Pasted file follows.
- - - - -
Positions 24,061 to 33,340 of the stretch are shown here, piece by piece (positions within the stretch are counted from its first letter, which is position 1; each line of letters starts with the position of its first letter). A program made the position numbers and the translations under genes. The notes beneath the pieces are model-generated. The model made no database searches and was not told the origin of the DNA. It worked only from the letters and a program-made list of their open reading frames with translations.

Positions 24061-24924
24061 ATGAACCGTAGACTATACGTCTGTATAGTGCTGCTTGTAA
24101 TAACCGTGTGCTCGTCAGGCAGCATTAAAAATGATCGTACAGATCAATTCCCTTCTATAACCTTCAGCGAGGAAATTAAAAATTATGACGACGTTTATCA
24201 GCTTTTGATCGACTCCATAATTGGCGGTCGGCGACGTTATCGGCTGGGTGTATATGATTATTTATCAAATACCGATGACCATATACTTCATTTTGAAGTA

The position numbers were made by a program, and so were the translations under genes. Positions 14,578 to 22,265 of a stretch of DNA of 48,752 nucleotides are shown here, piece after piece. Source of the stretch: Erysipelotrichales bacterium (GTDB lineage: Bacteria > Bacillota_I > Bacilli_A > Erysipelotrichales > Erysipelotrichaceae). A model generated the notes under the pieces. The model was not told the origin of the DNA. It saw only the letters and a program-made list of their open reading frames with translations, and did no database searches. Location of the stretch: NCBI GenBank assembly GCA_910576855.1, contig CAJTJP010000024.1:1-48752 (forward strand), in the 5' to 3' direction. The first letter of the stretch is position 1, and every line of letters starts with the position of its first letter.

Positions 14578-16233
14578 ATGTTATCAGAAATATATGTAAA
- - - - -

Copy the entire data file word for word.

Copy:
Positions 24,061 to 33,340 of the stretch are shown here, piece by piece (positions within the stretch are counted from its first letter, which is position 1; each line of letters starts with the position of its first letter). A program made the position numbers and the translations under genes. The notes beneath the pieces are model-generated. The model made no database searches and was not told the origin of the DNA. It worked only from the letters and a program-made list of their open reading frames with translations.

Positions 24061-24924
24061 ATGAACCGTAGACTATACGTCTGTATAGTGCTGCTTGTAA
24101 TAACCGTGTGCTCGTCAGGCAGCATTAAAAATGATCGTACAGATCAATTCCCTTCTATAACCTTCAGCGAGGAAATTAAAAATTATGACGACGTTTATCA
24201 GCTTTTGATCGACTCCATAATTGGCGGTCGGCGACGTTATCGGCTGGGTGTATATGATTATTTATCAAATACCGATGACCATATACTTCATTTTGAAGTA

The position numbers were made by a program, and so were the translations under genes. Positions 14,578 to 22,265 of a stretch of DNA of 48,752 nucleotides are shown here, piece after piece. Source of the stretch: Erysipelotrichales bacterium (GTDB lineage: Bacteria > Bacillota_I > Bacilli_A > Erysipelotrichales > Erysipelotrichaceae). A model generated the notes under the pieces. The model was not told the origin of the DNA. It saw only the letters and a program-made list of their open reading frames with translations, and did no database searches. Location of the stretch: NCBI GenBank assembly GCA_910576855.1, contig CAJTJP010000024.1:1-48752 (forward strand), in the 5' to 3' direction. The first letter of the stretch is position 1, and every line of letters starts with the position of its first letter.

Positions 14578-16233
14578 ATGTTATCAGAAATATATGTAAA